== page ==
As you age you tend to lose muscle. You can counteract that with exercise and diet. As far as diet, eating meat is important and as you may know I’ve always stressed red meat, and lots of it, as a staple for anyone looking to increase muscle mass and maximize body composition.
In the last four decades I’ve written consistently that the suggested protein intake espoused by agencies and dieticians is way too low, not only for athletes but for those who are getting older – and who isn’t? My take is that you need a minimum of 1 gram of protein per pound of lean body weight if you’re anything more than a complete couch potato, and more if you’re into exercise. And that protein should include significant amounts of red meat.
A new study done at McMaster University backs up some of what I’ve been saying by showing that the current guidelines for meat consumption are not high enough to maintain muscle mass never mind increasing it. This study looks at older individuals,
The research was published in the journal Applied Physiology, Nutrition, and Metabolism. I’ve copied the full paper including references below in case you’re interested.
The study participants were 35 middle-aged men – in their upper 50s. The results of the study were that a 6-ounce serving of 85% lean ground beef resulted in significant improvements in the rate of muscle protein synthesis following exercise. Their conclusion was that the quantity of beef needed for optimal myofibrillar MPS for this age group is double the current recommended serving size of meat.
This study helps to show, and as anyone who’s into exercise already knows, that to build and even maintain muscle mass, you need more protein and more red meat than the conservative establishment recommends.
Dose-dependent responses of myofibrillar protein synthesis with beef ingestion are enhanced with resistance exercise in middle-aged men.
Meghann J. Robinson,a Nicholas A. Burd,a Leigh Breen,a Tracy Rerecich,a Yifan Yang,a Amy J. Hector,a Steven K. Baker,b Stuart M. Phillipsa.
Exercise Metabolism Research Group, Department of Kinesiology, McMaster University, 1280 Main St. West, Hamilton, ON L8S 4K1, Canada.
Department of Neurology, McMaster University, Hamilton, Ontario, Canada.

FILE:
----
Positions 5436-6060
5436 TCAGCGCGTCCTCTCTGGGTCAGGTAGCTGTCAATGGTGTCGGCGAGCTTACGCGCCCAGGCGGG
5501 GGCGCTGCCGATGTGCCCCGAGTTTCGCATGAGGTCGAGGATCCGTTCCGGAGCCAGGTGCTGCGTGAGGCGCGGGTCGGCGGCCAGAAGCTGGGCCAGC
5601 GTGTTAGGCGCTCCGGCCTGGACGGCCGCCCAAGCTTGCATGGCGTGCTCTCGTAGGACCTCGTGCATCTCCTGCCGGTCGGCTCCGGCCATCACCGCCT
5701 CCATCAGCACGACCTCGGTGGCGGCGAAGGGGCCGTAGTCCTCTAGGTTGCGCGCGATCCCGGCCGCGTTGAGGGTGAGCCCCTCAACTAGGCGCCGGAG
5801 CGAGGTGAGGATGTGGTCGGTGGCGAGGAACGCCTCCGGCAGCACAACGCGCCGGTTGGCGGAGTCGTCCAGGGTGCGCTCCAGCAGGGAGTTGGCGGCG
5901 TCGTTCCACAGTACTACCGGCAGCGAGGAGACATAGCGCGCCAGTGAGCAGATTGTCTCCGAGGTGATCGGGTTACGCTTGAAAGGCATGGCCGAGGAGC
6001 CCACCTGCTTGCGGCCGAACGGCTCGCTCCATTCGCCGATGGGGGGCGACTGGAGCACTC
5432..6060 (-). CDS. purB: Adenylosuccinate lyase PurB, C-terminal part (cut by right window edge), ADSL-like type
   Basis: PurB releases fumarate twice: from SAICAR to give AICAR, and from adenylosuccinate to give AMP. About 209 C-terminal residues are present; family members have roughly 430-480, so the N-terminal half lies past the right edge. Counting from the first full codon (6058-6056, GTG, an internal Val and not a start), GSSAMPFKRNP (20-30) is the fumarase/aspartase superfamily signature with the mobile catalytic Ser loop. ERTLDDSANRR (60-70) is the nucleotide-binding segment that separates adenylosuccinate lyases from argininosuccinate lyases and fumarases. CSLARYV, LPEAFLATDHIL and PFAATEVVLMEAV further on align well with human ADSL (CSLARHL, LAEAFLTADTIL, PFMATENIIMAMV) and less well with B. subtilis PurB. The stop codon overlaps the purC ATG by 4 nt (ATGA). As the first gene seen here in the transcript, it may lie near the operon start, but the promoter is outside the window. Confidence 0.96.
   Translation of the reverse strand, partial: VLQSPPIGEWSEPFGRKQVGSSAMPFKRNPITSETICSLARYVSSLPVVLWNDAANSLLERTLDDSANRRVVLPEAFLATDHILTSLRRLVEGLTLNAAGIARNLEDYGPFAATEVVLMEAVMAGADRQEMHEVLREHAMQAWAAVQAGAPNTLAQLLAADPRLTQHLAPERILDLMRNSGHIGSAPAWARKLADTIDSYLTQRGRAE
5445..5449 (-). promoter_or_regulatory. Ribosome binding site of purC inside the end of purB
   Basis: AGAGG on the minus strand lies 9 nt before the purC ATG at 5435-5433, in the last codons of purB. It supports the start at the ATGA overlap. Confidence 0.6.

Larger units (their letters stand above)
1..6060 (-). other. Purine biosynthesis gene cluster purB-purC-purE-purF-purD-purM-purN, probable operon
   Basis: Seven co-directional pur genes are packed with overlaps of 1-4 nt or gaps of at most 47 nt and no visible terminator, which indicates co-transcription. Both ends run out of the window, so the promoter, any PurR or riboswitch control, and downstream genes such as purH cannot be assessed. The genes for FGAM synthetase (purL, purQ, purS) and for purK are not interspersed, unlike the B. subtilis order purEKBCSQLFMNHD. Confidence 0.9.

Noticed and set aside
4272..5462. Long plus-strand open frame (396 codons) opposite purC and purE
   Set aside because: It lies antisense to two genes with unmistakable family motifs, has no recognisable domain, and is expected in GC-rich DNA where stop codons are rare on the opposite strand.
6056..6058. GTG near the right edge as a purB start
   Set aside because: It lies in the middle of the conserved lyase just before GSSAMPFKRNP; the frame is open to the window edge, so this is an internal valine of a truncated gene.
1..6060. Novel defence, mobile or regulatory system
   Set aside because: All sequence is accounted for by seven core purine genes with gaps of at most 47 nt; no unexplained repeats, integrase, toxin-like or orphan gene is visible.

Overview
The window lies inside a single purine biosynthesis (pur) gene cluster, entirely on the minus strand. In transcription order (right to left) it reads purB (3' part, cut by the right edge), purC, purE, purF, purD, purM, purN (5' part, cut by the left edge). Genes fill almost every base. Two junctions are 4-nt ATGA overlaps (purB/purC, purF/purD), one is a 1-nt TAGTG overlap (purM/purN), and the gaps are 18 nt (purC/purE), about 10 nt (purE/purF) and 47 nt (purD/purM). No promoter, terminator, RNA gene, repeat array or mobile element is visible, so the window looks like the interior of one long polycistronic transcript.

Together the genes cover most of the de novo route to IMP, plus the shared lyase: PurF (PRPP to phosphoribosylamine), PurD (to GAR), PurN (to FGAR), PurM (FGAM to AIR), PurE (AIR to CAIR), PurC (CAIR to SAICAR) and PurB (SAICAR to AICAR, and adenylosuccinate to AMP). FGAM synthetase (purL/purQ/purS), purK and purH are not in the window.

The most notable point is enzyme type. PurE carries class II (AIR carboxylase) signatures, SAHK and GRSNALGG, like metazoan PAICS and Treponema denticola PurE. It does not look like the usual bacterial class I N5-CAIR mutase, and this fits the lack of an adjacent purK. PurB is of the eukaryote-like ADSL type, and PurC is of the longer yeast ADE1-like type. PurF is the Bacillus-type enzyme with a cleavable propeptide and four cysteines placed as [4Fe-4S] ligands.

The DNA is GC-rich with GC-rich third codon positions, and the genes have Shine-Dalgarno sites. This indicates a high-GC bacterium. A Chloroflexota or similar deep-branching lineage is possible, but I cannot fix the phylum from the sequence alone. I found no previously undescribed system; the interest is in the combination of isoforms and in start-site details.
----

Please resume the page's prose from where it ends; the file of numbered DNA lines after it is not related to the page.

Corresponding author: Stuart Phillips (e-mail: email@example.com).
Published on the web 9 November 2012.
Applied Physiology, Nutrition, and Metabolism, 10.1139/apnm-2012-0092
Aging impairs the sensitivity of skeletal muscle to anabolic stimuli, such as amino acids and resistance exercise. Beef is a nutrient-rich source of dietary protein capable of stimulating muscle protein synthesis (MPS) rates in older men at rest. To date, the dose–response of myofibrillar protein synthesis to graded ingestion of protein-rich foods, such as beef, has not been determined. We aimed to determine the dose–response of MPS with and without resistance exercise to graded doses of beef ingestion. Thirty-five middle-aged men (59 ± 2 years) ingested 0 g, 57 g (2 oz; 12 g protein), 113 g (4 oz; 24 g protein), or 170 g (6 oz; 36 g protein) of (15% fat) ground beef (n = 7 per group). Subjects performed a bout of unilateral resistance exercise to allow measurement of the fed state and the fed plus resistance exercise state within each dose. A primed constant infusion of L-[1-13C]leucine was initiated to measure leucine oxidation and of L-[ring-13C6]phenylalanine was initiated to measure myofibrillar MPS. Myofibrillar MPS was increased with ingestion of 170 g of beef to a greater extent than all other doses at rest and after resistance exercise. There was more leucine oxidation with ingestion of 113 g of beef than with 0 g and 57 g, and it increased further after ingestion of 170 g of beef (all p < 0.05). Ingestion of 170 g of beef protein is required to stimulate a rise in myofibrillar MPS over and above that seen with lower doses. An isolated bout of resistance exercise was potent in stimulating myofibrillar MPS, and acted additively with feeding.
The authors summarized “we report that in middle-aged men, ingestion of beef promotes a dose–response relation for myofibrillar MPS, with the greatest response occurring with ingestion of 170 g of beef. Leucine oxidation was greatest at the 170 g dose, signifying a shift from synthesis being the sole end point of amino acids toward oxidation. It is not possible to conclude from our data whether 170 g of beef is the maximally effective dose, after which additional protein provision will fail to increase myofibrillar MPS further; however, we speculate that this is likely the case, based on the leucine oxidation responses we observed. Our findings have implications for protein requirements for middle-aged men, in terms of the quantity of protein ingested at a single time, which may have implications for the daily protein requirements to maintain muscle mass with aging.”
Keywords: aging, sarcopenia, muscle, nutrition, protein metabolism, muscle metabolism
The full text of the article is available here for free.